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  #1  
Old 01-19-2006, 09:38 AM
tigerlinux tigerlinux is offline
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half duplex


hello,

i am a newbie to system administration. what is the difference between half duplex and full duplex? I have seen some admins change the half duplex to full duplex to increase the download speed. Is there any use for keeping the ethernet in half duplex mode?



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  #2  
Old 01-22-2006, 01:25 PM
tigerlinux tigerlinux is offline
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anybody can advice me?

  #3  
Old 01-22-2006, 02:09 PM
sehe sehe is offline
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Quote:
Originally Posted by tigerlinux
what is the difference between half duplex and full duplex?
http://en.wikipedia.org/wiki/Duplex_communication

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  #4  
Old 01-22-2006, 02:23 PM
tigerlinux tigerlinux is offline
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hmmm, what is the advantage if we keep the server in half duplex mode?

  #5  
Old 01-22-2006, 02:59 PM
hostingent hostingent is offline
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good question think of it like this. half-duplex is like a hand radio you can only speak at any one time, so when the other person on the other end is speaking you have to wait until he's finished.

full-duplex is when data communication can pass both ways for example a telephone you can speak at the same time as the other person

network professionals prefer full-duplex becuase data can travel at the same time resulting in no collsions so it conserves bandwidth and network resources.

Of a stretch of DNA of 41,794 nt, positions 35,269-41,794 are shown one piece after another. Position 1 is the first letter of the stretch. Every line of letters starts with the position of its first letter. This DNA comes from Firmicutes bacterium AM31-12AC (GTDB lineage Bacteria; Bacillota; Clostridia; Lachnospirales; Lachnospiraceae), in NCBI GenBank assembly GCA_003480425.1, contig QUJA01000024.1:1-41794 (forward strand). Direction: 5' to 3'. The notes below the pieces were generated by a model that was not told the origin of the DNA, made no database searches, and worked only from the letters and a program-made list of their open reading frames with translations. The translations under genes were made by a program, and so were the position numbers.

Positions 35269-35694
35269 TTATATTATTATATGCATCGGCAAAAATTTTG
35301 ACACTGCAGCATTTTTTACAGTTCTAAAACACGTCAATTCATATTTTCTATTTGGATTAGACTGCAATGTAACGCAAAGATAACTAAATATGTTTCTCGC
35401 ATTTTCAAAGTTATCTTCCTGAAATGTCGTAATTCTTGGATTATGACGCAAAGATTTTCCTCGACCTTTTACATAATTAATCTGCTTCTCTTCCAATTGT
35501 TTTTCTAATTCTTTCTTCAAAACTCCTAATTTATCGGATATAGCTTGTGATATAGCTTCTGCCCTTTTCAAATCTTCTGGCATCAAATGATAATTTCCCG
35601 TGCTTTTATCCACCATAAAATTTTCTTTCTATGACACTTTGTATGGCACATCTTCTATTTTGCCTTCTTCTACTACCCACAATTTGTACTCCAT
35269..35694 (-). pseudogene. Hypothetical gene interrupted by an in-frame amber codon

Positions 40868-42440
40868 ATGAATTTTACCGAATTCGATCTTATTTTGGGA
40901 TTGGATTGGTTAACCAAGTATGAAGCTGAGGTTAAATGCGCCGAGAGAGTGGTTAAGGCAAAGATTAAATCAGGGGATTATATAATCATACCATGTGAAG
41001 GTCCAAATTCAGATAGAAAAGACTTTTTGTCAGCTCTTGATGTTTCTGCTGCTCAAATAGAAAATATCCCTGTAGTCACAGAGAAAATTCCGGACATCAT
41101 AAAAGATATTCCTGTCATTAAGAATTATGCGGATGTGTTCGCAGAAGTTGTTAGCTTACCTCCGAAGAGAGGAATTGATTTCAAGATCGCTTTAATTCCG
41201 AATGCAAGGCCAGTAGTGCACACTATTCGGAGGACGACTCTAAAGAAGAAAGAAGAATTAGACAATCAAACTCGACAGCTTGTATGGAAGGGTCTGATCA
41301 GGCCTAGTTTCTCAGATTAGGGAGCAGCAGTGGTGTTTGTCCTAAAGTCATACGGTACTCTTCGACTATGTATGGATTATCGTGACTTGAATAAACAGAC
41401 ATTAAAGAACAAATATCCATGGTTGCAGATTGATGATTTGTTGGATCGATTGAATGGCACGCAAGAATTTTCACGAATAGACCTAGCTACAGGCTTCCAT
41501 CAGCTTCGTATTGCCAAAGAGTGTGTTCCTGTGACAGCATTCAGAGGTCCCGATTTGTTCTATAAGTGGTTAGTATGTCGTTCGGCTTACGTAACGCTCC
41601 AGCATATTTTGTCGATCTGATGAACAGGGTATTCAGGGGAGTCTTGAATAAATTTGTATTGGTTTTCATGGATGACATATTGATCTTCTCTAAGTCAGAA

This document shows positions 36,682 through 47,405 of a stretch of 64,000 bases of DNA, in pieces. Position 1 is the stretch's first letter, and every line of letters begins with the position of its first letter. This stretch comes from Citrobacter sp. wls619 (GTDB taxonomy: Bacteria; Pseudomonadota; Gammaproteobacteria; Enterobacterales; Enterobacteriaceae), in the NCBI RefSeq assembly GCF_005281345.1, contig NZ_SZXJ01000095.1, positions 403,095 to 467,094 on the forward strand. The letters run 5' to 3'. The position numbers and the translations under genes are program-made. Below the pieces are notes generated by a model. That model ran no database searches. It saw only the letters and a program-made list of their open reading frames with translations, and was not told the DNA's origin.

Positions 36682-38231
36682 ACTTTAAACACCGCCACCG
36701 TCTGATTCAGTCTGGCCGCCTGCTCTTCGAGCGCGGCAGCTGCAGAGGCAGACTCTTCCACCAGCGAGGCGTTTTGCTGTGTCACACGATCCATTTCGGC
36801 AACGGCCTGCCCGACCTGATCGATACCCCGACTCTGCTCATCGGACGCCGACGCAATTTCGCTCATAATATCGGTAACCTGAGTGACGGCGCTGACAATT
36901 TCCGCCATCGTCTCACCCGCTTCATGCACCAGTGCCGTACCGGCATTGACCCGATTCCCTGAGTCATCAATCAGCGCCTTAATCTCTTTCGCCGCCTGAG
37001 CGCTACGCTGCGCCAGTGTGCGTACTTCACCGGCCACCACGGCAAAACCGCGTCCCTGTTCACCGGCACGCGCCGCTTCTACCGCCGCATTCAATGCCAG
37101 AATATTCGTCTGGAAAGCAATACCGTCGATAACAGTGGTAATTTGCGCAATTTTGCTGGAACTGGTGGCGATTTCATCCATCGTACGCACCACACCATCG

i hope that answers your question or helps you to answer it

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  #6  
Old 01-23-2006, 02:09 AM
tigerlinux tigerlinux is offline
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Thank You very much

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Old 01-23-2006, 03:54 AM
hostingent hostingent is offline
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glad to help

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  #8  
Old 01-23-2006, 04:58 AM
error404 error404 is offline
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Keep in mind that full-duplex Ethernet is only possible with two-node collision domains - you must be connected directly to a switch, bridge or through a crossover cable to achieve full duplex. Otherwise you'll just get a whole lot more collisions if you enable it, obliterating network performance. Also remember that modern network gear will auto-negotiate the fastest available mode. If this autonegotiation is unsuccessful, it is likely that forcing a faster or more capable mode will fail or be unreliable. In general it's not a good idea to modify the transfer mode manually (unless you want to force the other endpoint to, e.g. 10mbps for bandwidth limiting considerations).